81) Academic Researcher Wade Pfau: “It Would Hardly Be Fair to Say That the Buy-and-Hold Guy Panics and Sells Stocks at the Same Moment the Valuation-Informed Indexing Guy Decides to Calmly Increase His Stock Allocation in Spite of the General Panic”
I don’t agree with Wade re this one. I think it is entirely fair to assume an emotionally balanced response to stock price changes from Valuation-Informed Indexers while assuming shock and panic on the part of Buy-and-Holders. Why? The entire purpose of Valuation-Informed Indexing is to prepare the investor emotionally for price changes to come. When you expect prices to crash (all Valuation-Informed Indexers knew the 2008 price crash was coming by looking at the P/E10 level), you do not respond with panic and shock to seeing your expectations fulfilled. Buy-and-Holders respond with panic to price crashes because they do not identify the long-term return associated with the P/E10 level at which they are entering their investment before putting money on the table. To ignore the emotional edge possessed by Valuation-Informed Indexers is to ignore the primary benefit of following the research-backed approach.
Every single person alive today (including our friends in The Stock-Selling Industry) benefits from us bringing the economic crisis to an end and helping the millions who were taken in by the Old School retirement studies and by showing people how to obtain far higher long-term returns while taking on dramatically less risk. And we have not been able to agree to permit honest posting on the internet re what the last 30 years of academic research says for 10 years now. Yowsa!
Those darn humans will do it to you every time!
83) Academic Researcher Wade Pfau (In Response to a Threat by the Greaney Goons to Get Him Fired From His Job for Posting Honestly on Safe Withdrawal Rates: “I Think I Should Stay Publicly Quiet for Awhile As I Really Don’t Want Anyone Sending Messages About Any Topics to Officials at My University”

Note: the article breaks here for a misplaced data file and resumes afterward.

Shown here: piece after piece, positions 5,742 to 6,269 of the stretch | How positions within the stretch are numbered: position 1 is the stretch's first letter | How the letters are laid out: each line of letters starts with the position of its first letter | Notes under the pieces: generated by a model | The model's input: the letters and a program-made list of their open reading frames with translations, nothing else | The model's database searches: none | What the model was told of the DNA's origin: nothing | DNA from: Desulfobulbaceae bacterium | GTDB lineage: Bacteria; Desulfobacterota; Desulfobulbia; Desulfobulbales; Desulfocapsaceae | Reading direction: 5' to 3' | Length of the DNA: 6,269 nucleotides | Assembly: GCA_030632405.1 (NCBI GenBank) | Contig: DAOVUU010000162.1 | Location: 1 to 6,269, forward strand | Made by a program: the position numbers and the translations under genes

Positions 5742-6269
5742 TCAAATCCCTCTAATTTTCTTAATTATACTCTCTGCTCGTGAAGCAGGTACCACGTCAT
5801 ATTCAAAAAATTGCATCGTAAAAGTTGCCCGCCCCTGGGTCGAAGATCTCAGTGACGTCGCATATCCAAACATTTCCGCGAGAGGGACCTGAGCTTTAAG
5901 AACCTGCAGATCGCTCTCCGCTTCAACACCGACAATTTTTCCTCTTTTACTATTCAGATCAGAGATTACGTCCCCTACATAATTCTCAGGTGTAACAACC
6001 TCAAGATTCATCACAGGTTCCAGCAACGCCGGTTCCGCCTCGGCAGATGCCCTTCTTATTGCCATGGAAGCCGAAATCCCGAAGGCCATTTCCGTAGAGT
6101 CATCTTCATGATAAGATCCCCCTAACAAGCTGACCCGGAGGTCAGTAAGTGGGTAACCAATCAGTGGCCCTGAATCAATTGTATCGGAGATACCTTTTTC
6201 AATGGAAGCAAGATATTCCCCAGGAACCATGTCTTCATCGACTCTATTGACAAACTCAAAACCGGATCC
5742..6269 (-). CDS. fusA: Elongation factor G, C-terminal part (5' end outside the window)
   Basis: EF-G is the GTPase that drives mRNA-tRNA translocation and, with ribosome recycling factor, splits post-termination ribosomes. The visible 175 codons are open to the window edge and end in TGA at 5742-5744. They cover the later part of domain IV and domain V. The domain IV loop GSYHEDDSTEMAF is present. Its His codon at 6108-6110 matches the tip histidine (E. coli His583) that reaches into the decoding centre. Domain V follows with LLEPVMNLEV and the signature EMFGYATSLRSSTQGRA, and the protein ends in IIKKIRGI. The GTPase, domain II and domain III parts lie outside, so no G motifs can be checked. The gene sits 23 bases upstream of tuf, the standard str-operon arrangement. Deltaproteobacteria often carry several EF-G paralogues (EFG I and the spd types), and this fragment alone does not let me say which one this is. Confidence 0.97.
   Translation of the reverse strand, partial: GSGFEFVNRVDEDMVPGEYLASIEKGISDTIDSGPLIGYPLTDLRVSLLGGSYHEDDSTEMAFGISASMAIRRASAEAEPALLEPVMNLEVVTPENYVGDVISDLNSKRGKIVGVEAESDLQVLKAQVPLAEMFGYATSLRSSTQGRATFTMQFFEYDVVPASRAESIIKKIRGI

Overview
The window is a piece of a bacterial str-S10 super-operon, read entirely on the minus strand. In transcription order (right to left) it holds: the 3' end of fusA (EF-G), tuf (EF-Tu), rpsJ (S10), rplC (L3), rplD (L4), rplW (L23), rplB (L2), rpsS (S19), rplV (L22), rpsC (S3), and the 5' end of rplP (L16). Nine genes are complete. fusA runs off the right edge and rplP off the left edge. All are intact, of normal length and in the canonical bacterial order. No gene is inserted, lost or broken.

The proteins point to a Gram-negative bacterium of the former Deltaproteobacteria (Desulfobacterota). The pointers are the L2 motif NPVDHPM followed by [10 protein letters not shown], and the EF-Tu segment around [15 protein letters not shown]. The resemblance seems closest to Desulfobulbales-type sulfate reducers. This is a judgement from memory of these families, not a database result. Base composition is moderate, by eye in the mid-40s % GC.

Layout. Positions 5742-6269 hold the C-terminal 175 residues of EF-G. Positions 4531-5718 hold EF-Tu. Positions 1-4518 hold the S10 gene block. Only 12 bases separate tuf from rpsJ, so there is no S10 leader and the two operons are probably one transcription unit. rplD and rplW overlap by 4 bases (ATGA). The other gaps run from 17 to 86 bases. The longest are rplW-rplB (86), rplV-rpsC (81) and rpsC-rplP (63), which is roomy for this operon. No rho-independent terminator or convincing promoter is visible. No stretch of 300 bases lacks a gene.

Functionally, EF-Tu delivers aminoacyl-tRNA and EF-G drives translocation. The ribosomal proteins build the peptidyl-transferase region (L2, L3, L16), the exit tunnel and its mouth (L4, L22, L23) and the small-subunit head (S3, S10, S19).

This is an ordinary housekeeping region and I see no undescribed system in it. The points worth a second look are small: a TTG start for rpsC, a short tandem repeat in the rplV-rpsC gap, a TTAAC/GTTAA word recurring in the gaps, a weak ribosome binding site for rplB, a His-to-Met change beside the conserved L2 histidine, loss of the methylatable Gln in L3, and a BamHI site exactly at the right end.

No one can do quality work when he is living in fear of what others will say about him if he expresses his true thoughts. We shouldn’t want to see Wade living in fear. We shouldn’t want to see Bogle living in fear. We shouldn’t want to see Buffett living in fear. We shouldn’t want to see Bernstein living in fear. We shouldn’t want to see Bennett living in fear.
I look forward to the day when I can wake up in the morning, turn on my computer, click to any investing board or blog, and offer my sincere views on whatever topic is being discussed there that day. I look forward to the day when all my fellow community members — both Buy-and-Holders and Valuation-Informed Indexers — are doing that. That’s the sort of world that I thought I lived in on the morning of May 13, 2002, in the minutes before I clicked “Send” on my post pointing out the errors in the Old School safe withdrawal rate studies 10 years before any of the “experts” in this field dared to talk about them publicly.
84) Rob Bennett to Academic Researcher Wade Pfau on Hearing of His Fears that the Greaney Goons Will Carry Through on Their Threats to Get Him Fired From His Job: “Please Don’t Delude Yourself Into Thinking That There Is Anything More Than a Zero Chance That ‘This Stuff Will Blow Over Soon’….This Has Been Going on for Nine Years.”
Wade is probably not wrong that his career will suffer in the short term if he shares with us his honest views on stock investing, as informed by the research he has done on the dangers of Buy-and-Hold and on the obvious superiority of Valuation-Informed Indexing. It’s not fair.
The human misery that millions of us will experience if we fall into the Second Great Depression will not be fair either.
85) Rob Bennett to Academic Researcher Wade Pfau, After the Greaney Goons Threatened to Get Him Fired From His Job: “The Site Is Owned by Greaney. It Was Set Up Solely for the Purpose of Intimidating People Like You”
There shouldn’t be a site that focuses on intimidating people who post honestly so that Buy-and-Hold can survive another week, another month, another year.
The Greaney site survives because lots of Buy-and-Holders don’t feel the shame over it that they would feel if their belief in Buy-and-Hold were a confident and real one.